World Library  
Flag as Inappropriate
Email this Article

Ich hatte viel Bekümmernis, BWV 21

 

Ich hatte viel Bekümmernis, BWV 21

Ich hatte viel Bekümmernis (I had much affliction), BWV 21, is a church cantata by Johann Sebastian Bach. He probably composed it in Weimar in 1713 for the third Sunday after Trinity, but first performed it after revision on 17 June 1714. A further revision occurred in the Köthen years, specifically in 1720 (a performance is thought to have occurred by 1722); a Leipzig performance occurred on 13 June 1723, and a final revision took place in Leipzig in 1731. Bach's own catalogue of his works notes e per ogni tempo, indicating that the cantata could be suited for any occasion, as the readings and the texts are quite generic.

Theme

The prescribed readings for the Sunday were from the First Epistle of Peter, "Cast thy burden upon the Lord" (1 Peter 5:6–11), and from the Gospel of Luke, the parable of the Lost Sheep and the parable of the Lost Coin (Luke 15:1–10).

The text of the work draws on the work of several authors,[1] namely:

  • Psalm 94, verse 19 (movement 2)
  • probably Salomon Franck (movements 3-5)
  • Psalm 42, verse 5 (movement 6)
  • probably Salomon Franck (movements 7-8)
  • Psalm 116, verse 7 (movement 9)
  • probably Salomon Franck (movement 10)
  • Book of Revelation, chapter 5, verses 12-13 (movement 11)

The chorale theme Wer nur den lieben Gott läßt walten was written by Georg Neumark in his 1657 publication Fortgepflantzter Musikalisch-Poetischer Lustwald, published in Jena.

The cantata features themes of deep suffering, pain and mourning, which dominate the music in the first part of the cantata, starting with the opening sinfonia, with solo oboe and violin. A sighing motif, the picture of a storm of tears, and the flood image conjured by the upwelling music characterizes the dark and oppressive feeling. In the second part of the cantata, the mood changes: through the trust of sinners in the grace of God, the mood transforms into curls of joy, with the final movement forming a strong hymn of praise.

Scoring and structure

The cantata is scored for three vocal soloists (soprano, tenor, and bass), a four-part choir, two trumpets, timpani, four trombones, oboe, bassoon, two violins, viola, and basso continuo (fagotto and organo are explicitly indicated).

It is in eleven movements, divided in two parts (1–6 to be performed before, and 7–11 after the sermon):

  1. Sinfonia
  2. Coro: Ich hatte viel Bekümmernis in meinem Herzen
  3. Aria (soprano): Seufzer, Tränen, Kummer, Not
  4. Recitativo (tenor): Wie hast du dich, mein Gott
  5. Aria (tenor): Bäche von gesalznen Zähren
  6. Coro: Was betrübst du dich
  7. Recitativo (Dialogus soprano, bass): Ach Jesu, meine Ruh
  8. Aria (soprano, bass): Komm, mein Jesu, und erquicke/Ja, ich komme und erquicke
  9. Coro: Sei nun wieder zufrieden, meine Seele
  10. Aria (tenor): Erfreue dich, Seele, erfreue dich, Herze
  11. Coro: Das Lamm, das erwürget ist

Music

The cantata is opened by a Sinfonia similar to the one of the cantata Weinen, Klagen, Sorgen, Zagen, BWV 12, possibly the slow movement of a concerto for oboe and violin.

The music for this early cantata uses motet style in the choral movements. Biblical words are used in a prominent way. They are treated in choral movements, different from other cantatas of the Weimar period where they were typically composed as recitatives.

Similar to other cantatas of that time, ideas are expressed in dialogue: in movements 7 and 8 the soprano portrays the Seele (soul), the bass, as the vox Christi, Jesus. The style of the poetry suggests Salomon Franck as the author, as in Erschallet, ihr Lieder, erklinget, ihr Saiten! BWV 172.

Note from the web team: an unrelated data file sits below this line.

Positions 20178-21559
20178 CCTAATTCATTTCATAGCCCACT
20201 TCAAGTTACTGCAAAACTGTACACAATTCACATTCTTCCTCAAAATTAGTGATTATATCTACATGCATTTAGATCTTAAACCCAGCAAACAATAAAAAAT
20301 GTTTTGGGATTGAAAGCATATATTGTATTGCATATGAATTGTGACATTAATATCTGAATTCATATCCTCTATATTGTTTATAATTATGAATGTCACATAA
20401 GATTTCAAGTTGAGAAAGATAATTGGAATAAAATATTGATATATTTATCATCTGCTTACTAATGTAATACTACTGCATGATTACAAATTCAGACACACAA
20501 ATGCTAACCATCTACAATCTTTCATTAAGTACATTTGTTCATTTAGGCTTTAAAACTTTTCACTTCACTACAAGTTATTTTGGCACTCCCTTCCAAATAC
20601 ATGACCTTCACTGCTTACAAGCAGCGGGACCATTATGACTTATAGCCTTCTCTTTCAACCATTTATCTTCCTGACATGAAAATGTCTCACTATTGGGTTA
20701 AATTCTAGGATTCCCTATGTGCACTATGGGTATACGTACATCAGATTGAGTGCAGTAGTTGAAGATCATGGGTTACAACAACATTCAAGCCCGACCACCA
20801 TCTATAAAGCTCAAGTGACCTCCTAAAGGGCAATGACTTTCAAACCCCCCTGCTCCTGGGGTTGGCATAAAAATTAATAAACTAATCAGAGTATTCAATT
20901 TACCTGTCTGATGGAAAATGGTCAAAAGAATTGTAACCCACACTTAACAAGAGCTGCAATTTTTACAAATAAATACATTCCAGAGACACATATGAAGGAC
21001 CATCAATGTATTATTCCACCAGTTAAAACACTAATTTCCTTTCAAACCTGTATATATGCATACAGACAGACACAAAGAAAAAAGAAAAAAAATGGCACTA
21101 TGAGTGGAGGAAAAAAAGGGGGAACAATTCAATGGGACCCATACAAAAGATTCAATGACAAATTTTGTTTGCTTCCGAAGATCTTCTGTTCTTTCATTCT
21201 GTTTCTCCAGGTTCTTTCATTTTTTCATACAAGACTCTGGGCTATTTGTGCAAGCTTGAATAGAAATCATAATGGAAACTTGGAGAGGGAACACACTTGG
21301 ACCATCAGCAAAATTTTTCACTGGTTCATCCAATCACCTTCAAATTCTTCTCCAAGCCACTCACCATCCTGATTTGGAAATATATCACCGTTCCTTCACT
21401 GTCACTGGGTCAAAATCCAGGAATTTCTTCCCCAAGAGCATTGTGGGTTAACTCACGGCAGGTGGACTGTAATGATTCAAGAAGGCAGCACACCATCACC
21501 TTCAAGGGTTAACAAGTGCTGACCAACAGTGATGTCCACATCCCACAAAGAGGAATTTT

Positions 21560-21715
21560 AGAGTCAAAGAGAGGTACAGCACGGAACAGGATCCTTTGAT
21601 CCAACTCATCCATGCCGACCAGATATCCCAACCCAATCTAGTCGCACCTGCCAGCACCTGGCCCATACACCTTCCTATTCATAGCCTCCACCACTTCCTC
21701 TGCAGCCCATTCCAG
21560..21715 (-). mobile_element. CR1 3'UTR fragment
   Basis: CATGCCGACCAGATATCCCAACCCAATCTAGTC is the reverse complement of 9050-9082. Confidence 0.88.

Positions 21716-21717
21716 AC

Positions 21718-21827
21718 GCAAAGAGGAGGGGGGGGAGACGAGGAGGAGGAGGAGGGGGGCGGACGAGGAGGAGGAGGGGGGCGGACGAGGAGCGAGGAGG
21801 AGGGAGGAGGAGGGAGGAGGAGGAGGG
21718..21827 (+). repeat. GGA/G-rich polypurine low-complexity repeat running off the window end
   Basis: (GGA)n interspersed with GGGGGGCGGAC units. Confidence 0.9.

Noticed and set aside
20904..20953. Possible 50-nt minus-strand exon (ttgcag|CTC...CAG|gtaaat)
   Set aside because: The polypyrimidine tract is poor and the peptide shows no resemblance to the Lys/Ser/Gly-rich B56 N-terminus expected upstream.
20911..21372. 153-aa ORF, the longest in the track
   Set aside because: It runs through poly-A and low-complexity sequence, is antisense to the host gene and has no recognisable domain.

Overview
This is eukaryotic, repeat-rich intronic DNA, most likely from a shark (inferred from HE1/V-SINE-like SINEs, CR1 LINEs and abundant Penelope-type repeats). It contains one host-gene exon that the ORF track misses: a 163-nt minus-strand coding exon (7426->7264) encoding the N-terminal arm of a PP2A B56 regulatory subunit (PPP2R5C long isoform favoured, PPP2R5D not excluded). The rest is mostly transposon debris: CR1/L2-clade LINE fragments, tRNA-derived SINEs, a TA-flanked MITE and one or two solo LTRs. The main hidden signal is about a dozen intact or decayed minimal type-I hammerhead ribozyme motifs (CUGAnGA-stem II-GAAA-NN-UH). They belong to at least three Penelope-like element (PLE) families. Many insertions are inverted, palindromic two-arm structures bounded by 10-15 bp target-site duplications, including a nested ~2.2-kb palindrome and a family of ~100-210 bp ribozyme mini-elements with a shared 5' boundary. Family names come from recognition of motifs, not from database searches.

Movement 9 for choir combines Biblical words from Psalm 116:7 with verses 2 and 5 of the chorale Wer nur den lieben Gott lässt walten, the only chorale of the cantata. Possibly the cantata originally ended with that movement. In a Leipzig performance Bach had four trombones double the voices in this movement only.[2]

Recordings

References

Sources

The first source is the score.

Several databases provide additional information on each cantata:

  • Cantata BWV 21 Ich hatte viel Bekümmernis history, scoring, sources for text and music, translations to various languages, discography, discussion, bach-cantatas website
  • Emmanuel Music
  • Ich hatte viel Bekümmernis history, scoring, Bach website (German)
  • University of Vermont
  • University of Alberta
This article was sourced from Creative Commons Attribution-ShareAlike License; additional terms may apply. World Heritage Encyclopedia content is assembled from numerous content providers, Open Access Publishing, and in compliance with The Fair Access to Science and Technology Research Act (FASTR), Wikimedia Foundation, Inc., Public Library of Science, The Encyclopedia of Life, Open Book Publishers (OBP), PubMed, U.S. National Library of Medicine, National Center for Biotechnology Information, U.S. National Library of Medicine, National Institutes of Health (NIH), U.S. Department of Health & Human Services, and USA.gov, which sources content from all federal, state, local, tribal, and territorial government publication portals (.gov, .mil, .edu). Funding for USA.gov and content contributors is made possible from the U.S. Congress, E-Government Act of 2002.
 
Crowd sourced content that is contributed to World Heritage Encyclopedia is peer reviewed and edited by our editorial staff to ensure quality scholarly research articles.
 
By using this site, you agree to the Terms of Use and Privacy Policy. World Heritage Encyclopedia™ is a registered trademark of the World Public Library Association, a non-profit organization.
 


Copyright © World Library Foundation. All rights reserved. eBooks from Project Gutenberg are sponsored by the World Library Foundation,
a 501c(4) Member's Support Non-Profit Organization, and is NOT affiliated with any governmental agency or department.